If approved, the project would see an additional 590,000 barrels of Western Canadian crude oil transported to refineries in Canada, the U.S. and other Pacific Rim countries.
“Bolstered market access for Canada’s energy is critical to create jobs and provide economic benefits for all Canadians,” said CAPP vice-president Greg Stringham.
Today virtually all Canadian oil exports go to the United States and it is valuable for the oil industry and governments to have access to more than one market. CAPP supports increased access to markets in Eastern Canada, the United States and the rapidly growing markets in Asia because it would help ensure Canada receives world prices for oil, a significant export commodity.
“The Trans Mountain project expands an existing pipeline that has provided needed energy to North Americans safely and securely for almost 60 years, and represents one of several transportation infrastructure projects needed to help Canadians realize full value and benefits for the resources they own,” said Stringham.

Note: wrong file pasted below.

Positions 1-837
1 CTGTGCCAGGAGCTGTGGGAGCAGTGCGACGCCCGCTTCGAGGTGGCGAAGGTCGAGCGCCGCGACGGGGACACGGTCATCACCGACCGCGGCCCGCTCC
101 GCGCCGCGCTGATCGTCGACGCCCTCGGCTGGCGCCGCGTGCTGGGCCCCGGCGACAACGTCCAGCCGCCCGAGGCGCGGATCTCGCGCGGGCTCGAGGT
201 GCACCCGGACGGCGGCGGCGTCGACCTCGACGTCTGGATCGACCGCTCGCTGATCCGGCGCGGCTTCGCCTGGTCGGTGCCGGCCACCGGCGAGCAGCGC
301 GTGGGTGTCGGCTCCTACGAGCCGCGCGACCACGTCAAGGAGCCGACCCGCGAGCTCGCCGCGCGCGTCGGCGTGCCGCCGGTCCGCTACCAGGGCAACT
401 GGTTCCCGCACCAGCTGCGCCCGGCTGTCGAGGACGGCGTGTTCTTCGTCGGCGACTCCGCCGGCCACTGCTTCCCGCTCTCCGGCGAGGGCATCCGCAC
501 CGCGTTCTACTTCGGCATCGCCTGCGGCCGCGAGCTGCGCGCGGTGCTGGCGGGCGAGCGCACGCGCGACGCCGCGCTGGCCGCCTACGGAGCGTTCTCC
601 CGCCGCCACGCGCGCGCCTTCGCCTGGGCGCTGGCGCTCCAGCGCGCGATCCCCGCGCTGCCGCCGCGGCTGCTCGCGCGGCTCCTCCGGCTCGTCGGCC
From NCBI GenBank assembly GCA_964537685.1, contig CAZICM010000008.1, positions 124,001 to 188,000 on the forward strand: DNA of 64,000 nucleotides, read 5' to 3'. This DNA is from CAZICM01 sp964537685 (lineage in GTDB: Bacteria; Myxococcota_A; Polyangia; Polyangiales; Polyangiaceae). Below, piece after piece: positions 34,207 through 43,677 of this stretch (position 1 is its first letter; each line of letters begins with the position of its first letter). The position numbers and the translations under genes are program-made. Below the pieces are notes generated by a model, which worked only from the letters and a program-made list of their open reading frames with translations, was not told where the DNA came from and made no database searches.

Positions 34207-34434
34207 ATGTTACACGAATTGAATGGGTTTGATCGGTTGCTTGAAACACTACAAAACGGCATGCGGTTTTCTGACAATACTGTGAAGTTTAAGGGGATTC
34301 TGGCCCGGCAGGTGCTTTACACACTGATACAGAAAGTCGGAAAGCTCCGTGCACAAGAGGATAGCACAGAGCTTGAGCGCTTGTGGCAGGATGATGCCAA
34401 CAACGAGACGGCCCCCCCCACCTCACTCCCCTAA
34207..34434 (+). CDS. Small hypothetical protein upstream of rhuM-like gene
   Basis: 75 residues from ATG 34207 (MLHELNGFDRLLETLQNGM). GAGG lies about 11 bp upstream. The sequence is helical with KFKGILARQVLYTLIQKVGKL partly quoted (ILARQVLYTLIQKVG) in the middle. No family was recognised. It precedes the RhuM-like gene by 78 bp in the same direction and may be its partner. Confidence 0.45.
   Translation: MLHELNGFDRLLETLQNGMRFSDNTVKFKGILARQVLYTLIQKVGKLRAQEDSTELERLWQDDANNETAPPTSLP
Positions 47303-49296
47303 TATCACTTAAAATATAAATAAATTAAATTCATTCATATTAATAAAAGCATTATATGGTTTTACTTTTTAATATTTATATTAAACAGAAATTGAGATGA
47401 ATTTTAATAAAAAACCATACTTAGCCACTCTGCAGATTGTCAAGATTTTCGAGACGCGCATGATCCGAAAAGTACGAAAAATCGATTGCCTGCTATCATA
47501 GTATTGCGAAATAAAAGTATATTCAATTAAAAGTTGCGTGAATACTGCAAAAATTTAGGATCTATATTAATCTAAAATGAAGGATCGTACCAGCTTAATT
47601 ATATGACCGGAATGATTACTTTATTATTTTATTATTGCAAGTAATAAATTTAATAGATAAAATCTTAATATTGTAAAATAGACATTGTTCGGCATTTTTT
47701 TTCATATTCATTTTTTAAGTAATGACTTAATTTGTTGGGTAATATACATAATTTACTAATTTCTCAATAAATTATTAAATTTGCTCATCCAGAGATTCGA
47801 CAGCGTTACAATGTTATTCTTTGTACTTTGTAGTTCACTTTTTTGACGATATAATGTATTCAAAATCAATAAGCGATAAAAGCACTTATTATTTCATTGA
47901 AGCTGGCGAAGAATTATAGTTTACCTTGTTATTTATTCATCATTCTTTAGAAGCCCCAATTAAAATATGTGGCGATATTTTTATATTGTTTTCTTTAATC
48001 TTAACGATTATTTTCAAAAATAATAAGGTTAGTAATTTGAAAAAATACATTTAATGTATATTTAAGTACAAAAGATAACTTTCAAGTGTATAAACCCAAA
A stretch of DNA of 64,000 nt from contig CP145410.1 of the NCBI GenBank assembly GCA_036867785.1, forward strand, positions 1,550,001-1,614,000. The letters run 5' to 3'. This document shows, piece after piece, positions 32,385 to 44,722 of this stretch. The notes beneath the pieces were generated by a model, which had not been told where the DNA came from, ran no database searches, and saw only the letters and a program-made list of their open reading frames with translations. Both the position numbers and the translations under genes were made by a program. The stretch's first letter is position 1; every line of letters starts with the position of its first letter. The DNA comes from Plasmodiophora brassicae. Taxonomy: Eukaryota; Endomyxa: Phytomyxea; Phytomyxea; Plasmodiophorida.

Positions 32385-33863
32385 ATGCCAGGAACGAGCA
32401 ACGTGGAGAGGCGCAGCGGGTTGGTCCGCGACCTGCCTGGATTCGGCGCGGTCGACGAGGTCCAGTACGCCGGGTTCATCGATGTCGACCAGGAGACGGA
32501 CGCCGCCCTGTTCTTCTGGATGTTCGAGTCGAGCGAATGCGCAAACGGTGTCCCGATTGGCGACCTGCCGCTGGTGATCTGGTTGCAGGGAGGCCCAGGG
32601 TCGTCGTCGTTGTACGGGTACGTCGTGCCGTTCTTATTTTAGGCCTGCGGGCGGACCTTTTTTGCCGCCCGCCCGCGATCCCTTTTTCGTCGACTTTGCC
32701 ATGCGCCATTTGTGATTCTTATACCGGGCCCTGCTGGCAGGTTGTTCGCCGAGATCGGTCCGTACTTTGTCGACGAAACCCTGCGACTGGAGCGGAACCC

“From the production of the resource, through transportation and delivery to markets in Canada and abroad, oil producers will work collaboratively with pipeline proponents, governments and communities to ensure world-class land and marine safety standards are met.”
According to the Canadian Energy Research Institute, employment in Canada as a result of new oil sands investments alone is expected to grow from 75,000 jobs in 2010 to 905,000 jobs in 2035, with 126,000 jobs being sourced in provinces other than Alberta.
New oil sands development is expected to contribute over $2.1 trillion to the Canadian economy over the next 25 years. Conventional crude oil production is also increasing, according to the 2013 CAPP Crude Oil Forecast, positioning Canada as the preferred supplier to North American and global energy markets.
“The expectations we have of ourselves are high and so are the benefits for all Canadians as we continue to work to achieve safe access to new oil markets,” Stringham said.